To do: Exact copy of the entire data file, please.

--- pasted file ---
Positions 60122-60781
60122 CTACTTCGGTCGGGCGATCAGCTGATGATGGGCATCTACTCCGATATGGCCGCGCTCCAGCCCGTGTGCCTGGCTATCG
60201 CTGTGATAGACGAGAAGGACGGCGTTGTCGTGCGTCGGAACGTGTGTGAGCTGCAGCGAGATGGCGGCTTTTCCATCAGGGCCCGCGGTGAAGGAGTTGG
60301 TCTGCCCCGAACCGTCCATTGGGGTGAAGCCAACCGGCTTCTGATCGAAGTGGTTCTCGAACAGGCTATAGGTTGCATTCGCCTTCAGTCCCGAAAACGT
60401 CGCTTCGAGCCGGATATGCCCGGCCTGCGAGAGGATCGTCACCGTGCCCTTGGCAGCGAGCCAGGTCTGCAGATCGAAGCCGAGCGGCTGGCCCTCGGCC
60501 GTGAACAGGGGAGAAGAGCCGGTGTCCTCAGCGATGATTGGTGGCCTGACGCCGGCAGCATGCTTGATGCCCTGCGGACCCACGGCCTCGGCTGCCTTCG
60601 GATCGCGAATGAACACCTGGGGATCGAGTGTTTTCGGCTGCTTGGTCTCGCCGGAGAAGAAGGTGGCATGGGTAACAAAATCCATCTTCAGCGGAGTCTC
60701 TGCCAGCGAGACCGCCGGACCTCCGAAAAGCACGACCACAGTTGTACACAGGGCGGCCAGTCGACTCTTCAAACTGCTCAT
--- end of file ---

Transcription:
Positions 60122-60781
60122 CTACTTCGGTCGGGCGATCAGCTGATGATGGGCATCTACTCCGATATGGCCGCGCTCCAGCCCGTGTGCCTGGCTATCG
60201 CTGTGATAGACGAGAAGGACGGCGTTGTCGTGCGTCGGAACGTGTGTGAGCTGCAGCGAGATGGCGGCTTTTCCATCAGGGCCCGCGGTGAAGGAGTTGG
60301 TCTGCCCCGAACCGTCCATTGGGGTGAAGCCAACCGGCTTCTGATCGAAGTGGTTCTCGAACAGGCTATAGGTTGCATTCGCCTTCAGTCCCGAAAACGT
60401 CGCTTCGAGCCGGATATGCCCGGCCTGCGAGAGGATCGTCACCGTGCCCTTGGCAGCGAGCCAGGTCTGCAGATCGAAGCCGAGCGGCTGGCCCTCGGCC
60501 GTGAACAGGGGAGAAGAGCCGGTGTCCTCAGCGATGATTGGTGGCCTGACGCCGGCAGCATGCTTGATGCCCTGCGGACCCACGGCCTCGGCTGCCTTCG
60601 GATCGCGAATGAACACCTGGGGATCGAGTGTTTTCGGCTGCTTGGTCTCGCCGGAGAAGAAGGTGGCATGGGTAACAAAATCCATCTTCAGCGGAGTCTC
60701 TGCCAGCGAGACCGCCGGACCTCCGAAAAGCACGACCACAGTTGTACACAGGGCGGCCAGTCGACTCTTCAAACTGCTCAT